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Finding Joy: A Christian's Journey to an Unschooled Life Review by Diane KnechtJulie Polanco
Finding Joy: A Christian’s Journey to an Unschooled Life, was written by Julie Polanco and actually started out as a journal that eventually turned into a book. This softcover edition comes in at a short read of 121 pages. Finding Joy is published through Lulu and currently retails for $15.27. Even though this is a short read, don’t let that fool you. Much information is packed into this little book.
Our family has always toyed with the idea of joining many other homeschooling families across the world that chose to unschool their children. Finding Joy is a good starting place for families like me that are looking for good solid information about unschooling; especially Christian families that are worried about what the Bible says about teaching our children in this fashion. This book is sectioned into two parts with the first section dispelling myths and the second about how to implement this method of learning into your home. Each headed section is followed by insightful study guide type questions. The way this book is laid out would make it perfect for a book club selection, homeschool support group, or just to read on your own for information and encouragement. Finding Joy is also a wonderful book to read for families that are struggling with their current methods of teaching at home and are looking for something to try that is completely different. Many of the author’s theories are from her readings of various authors that many homeschoolers are familiar with, such as: John Holt, Mary Hood, Oliver DeMille, Grace Llewellyn, Charlotte Mason, and Raymond Moore.
The author shares thoughts and insights for unschooling children under 8 years old and 8-12 year olds. I was a bit disappointed that this book did not include a section on unschooling high school aged children which is the age our family is currently teaching at home. The reader will find many lists and how-to’s in the respect of pointing you in a direction of unschooling while acknowledging the fact that it will look different in each individual home. Ms. Polanco spends ample amount of time discussing some of the big concerns like motivation, excellence, grades, and structure. Several different studies of research are referenced throughout the book. I did appreciate her opinions and insights that she gained from some of the research concerning younger children’s learning frames or habits before moving on into “schoolish” subjects.
She includes real suggestions on types of activities to use for each subject, such as: Nature, Science, History, Geography, Math, Reading, Music and Art. Some of my favorite sections of the book dealt with service to the community and entrepreneurship. The author speaks a lot on focusing on learning subjects or time periods and developing a real connection to those subjects as opposed to moving rapidly through a textbook or curriculum and learning to much at once that cannot be digested and remembered long term. One of my favorite quotes from this book is, “If we put Biblical character training and knowledge of and passion for Jesus at the center of our lives, God will add all the other training to it in his own timing.” I very much appreciated the author’s thoughts on God creating families not schools and that we should strive to reach our children’s hearts. When Ms. Polanco wrote about activities your child does through the day that might not be viewed as school work but is your child practicing for their future life and career, well that just plan stopped me in my tracks and really touched my heart.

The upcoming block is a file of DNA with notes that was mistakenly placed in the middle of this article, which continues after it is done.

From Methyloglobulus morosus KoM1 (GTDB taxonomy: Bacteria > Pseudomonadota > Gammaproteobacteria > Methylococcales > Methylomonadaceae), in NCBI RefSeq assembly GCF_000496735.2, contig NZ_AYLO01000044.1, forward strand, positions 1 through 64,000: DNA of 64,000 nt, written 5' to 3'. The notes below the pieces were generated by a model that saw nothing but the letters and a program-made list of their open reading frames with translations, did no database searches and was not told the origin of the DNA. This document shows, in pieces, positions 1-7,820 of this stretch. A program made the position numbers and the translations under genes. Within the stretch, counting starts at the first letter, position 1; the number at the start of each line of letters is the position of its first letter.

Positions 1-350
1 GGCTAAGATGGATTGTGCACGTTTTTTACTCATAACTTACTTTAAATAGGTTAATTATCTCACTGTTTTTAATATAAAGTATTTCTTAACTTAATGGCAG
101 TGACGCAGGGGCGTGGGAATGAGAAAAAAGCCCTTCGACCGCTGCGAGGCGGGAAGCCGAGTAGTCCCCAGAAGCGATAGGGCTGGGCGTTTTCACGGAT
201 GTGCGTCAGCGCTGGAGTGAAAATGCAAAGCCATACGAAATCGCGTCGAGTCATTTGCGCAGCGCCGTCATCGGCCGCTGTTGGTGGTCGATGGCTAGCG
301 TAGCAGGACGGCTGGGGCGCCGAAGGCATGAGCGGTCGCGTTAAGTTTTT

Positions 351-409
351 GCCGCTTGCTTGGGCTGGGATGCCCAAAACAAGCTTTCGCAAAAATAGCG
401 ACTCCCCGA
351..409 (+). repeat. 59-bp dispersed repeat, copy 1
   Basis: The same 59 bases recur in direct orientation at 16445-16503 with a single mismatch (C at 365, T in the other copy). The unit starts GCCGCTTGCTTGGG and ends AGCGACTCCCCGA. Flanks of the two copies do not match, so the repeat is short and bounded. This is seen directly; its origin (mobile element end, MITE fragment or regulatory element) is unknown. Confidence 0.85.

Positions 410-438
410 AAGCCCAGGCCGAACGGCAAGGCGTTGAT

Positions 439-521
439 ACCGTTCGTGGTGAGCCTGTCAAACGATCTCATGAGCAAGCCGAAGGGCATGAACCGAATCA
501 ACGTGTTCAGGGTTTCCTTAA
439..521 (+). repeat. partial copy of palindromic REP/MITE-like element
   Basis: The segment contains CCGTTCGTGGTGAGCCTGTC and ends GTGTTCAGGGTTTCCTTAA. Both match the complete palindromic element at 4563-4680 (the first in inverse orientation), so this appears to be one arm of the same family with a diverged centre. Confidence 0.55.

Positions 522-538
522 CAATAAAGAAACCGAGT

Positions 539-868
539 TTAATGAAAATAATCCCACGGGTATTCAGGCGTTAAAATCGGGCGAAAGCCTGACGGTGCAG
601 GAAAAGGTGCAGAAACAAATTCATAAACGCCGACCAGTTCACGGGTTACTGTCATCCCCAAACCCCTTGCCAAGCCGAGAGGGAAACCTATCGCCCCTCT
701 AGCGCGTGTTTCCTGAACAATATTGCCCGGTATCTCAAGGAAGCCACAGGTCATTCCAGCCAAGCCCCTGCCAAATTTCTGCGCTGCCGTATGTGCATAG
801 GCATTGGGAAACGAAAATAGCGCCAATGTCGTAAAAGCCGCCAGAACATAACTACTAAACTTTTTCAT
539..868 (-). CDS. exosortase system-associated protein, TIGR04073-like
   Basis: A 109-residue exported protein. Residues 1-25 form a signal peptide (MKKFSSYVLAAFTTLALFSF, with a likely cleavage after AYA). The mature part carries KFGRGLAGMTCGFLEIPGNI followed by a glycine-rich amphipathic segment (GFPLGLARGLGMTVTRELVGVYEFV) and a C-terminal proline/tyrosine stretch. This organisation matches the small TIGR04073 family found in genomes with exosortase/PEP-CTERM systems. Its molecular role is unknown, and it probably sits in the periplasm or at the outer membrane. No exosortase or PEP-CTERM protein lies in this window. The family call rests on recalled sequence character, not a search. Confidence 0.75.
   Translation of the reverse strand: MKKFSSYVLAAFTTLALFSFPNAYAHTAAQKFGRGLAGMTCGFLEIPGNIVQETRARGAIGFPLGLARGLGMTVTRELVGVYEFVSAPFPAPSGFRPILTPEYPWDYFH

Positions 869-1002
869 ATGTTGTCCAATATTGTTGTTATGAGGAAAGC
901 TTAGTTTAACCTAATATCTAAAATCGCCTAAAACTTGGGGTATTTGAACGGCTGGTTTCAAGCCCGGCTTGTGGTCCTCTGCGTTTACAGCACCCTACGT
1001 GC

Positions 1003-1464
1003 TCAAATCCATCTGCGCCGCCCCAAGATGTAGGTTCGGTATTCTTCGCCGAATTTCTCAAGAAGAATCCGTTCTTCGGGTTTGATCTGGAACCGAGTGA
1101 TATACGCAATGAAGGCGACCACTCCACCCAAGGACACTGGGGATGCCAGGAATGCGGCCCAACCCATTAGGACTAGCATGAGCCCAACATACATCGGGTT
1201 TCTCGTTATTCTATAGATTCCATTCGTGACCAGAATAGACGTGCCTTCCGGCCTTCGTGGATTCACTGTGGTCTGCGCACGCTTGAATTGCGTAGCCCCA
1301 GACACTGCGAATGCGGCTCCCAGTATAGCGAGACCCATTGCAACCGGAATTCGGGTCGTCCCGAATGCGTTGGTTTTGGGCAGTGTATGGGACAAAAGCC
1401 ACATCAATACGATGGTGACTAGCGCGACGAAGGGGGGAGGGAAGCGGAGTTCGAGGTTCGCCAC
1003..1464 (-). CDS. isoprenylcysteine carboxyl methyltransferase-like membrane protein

The reader will find many scripture references throughout the book that the author uses to validate the point of Christian unschooling. I felt while reading this book that the author had definitely cloaked her writings in prayer and had studied these Bible references very thoroughly. The study guide questions are thought provoking and made me dig deep into my own personal beliefs and preconceptions about unschooling, as well as my own homeschooling methods. In the back of the book you will find a resource list, instructions and examples for record keeping when unschooling, and a getting started section. I also found quite helpful the portion of the book that illustrated examples of different types of learners and how to approach them in their learning experiences. I would have enjoyed seeing more day to day or real world examples of how unschooling played out in the author’s life with her children.
I thoroughly enjoyed reading this book. It is a great book to read for encouragement and edification. If a parent worries they are not “homeschooling” correctly, this book will set you straight about what is really important. After reading this book for a second time I plan on handing it off to a friend that would appreciate this style of learning.